Let’s be honest: it’s always been pretty easy to get by without ever properly understanding how your computer works, but as digital becomes a bigger part of everybody’s working lives, and link sharing is increasingly central to teams’ workflows, being totally oblivious to different file types and file conversion is no longer good enough.
In this article, we help explain what file conversion is, why it’s so important, and how you can understand how it works – without taking six years worth of online coding classes. For free MS Office to PDF file conversion, use Sizle.
What is File Conversion?
File conversion simply means converting data from one file format into another. For example, you might need to turn a Word document into a PDF file – or visa versa.
A file format is just a standardised way in which information is encoded for storage in a file, and software programmes are designed to read specific file formats. You can tell what kind of file you’re working with by looking at the little tag at the end of its name: Example.Docx, or Placeholder.Pdf.
How File Conversion Works
The simplest way to understand file conversion is through the metaphor of language translation.
Imagine we have a book written in both English and French: they will contain, roughly speaking, the same information, but the syntax will be very different – making each incomprehensible to those who don’t speak the language.
File conversion is likely translating the book, so that it’s rendered in a language the receiver can speak – and therefore make sense of.
Of course, anybody who’s used Google translate will notice a problem here: direct translation is almost always flawed. You end up with an awkward, embarrassing half-translation that loses most of the original meaning.
In terms of converting a document format, that could mean losing important metadata; hyperlinks not working; margins, fonts or styling changing; or any number of other issues.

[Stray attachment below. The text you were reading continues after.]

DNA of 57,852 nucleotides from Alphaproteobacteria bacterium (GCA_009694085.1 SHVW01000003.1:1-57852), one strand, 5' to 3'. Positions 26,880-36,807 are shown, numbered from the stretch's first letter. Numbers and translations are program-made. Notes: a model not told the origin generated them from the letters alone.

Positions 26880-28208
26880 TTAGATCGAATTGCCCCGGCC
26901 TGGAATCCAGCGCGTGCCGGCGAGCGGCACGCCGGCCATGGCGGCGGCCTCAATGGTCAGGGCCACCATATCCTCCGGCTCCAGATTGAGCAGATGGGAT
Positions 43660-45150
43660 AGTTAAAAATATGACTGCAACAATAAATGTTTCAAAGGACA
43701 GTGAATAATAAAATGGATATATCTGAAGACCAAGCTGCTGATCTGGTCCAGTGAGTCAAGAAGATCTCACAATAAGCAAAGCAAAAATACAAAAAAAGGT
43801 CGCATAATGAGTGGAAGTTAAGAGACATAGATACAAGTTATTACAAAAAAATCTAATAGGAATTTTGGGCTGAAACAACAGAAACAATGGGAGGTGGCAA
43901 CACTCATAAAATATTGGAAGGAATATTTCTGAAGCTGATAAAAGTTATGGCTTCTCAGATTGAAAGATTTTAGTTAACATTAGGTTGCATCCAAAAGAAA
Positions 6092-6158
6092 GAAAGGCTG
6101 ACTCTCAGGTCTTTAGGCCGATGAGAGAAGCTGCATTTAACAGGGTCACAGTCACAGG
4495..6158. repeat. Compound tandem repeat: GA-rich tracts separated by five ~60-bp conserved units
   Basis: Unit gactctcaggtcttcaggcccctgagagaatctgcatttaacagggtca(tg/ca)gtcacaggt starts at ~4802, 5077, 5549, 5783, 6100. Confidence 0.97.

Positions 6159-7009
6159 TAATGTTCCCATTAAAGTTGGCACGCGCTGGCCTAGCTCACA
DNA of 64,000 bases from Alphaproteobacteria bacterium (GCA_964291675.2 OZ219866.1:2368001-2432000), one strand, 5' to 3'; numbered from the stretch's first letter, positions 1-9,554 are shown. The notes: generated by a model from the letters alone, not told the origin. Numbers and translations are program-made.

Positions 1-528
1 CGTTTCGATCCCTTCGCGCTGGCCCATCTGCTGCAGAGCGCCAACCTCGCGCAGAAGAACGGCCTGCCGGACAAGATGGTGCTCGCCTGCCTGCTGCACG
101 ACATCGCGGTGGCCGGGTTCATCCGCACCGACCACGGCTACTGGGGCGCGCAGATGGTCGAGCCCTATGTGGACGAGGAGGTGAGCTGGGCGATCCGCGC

Just as language translations require experts, so do file conversions – and that’s why almost all businesses turn to professional file conversion software to translate their documents for them.
File conversion softwares contains a list of complex rules for translation, which allow them to reduce the amount of information or meaning lost and make the converted version of the file as true to the original as possible.
Why Does File Conversion Matter for Businesses?
Imagine you receive a document which your software can’t open. This creates what is known as a data silo: information is available to one part of an organisation but not another, creating all sorts of difficulties and disruptions to your workflow.
This is why file conversion matters: it is an essential part of interoperability. You can’t be sure what software a colleague or prospect is using, so you need to ensure the file type you share is accessible to them.
Document sharing is a key part of most organisations’ day-to-day operation, and having the capacity to quickly and easily convert and combine file types ensures you can make secure file transfers without unknowingly creating problems.
How avoid file conversion problems
While file conversion is complex, the basic solution for businesses is simple:
1. Educate employees
The best way to ensure documents and files can be seamlessly shared between team members is to help employees grasp the basics of file conversion.
Of course, they don’t need to know the intricacies of Jpeg file structure or be able to build their own converter from scratch. But an understanding that it actually matters what format their documents are in – and the ability to access a good quality convertor software – can go a long way to avoiding unnecessary disruptions.
2. Stop Googling converters
Simply Googling ‘Excel to pdf’ or ‘Png to pdf’ will bring you to different converter softwares. If we assume you have at least a few different file types that all need to be turned into pdfs, you’ll end up using several softwares – creating totally unnecessary complexity.
Instead of this hodgepodge approach, smart teams should develop a standardised process. This should involve finding a single converter that will fulfil all of your needs – and through which files can be shared – and ensuring every member of the team knows how to use it.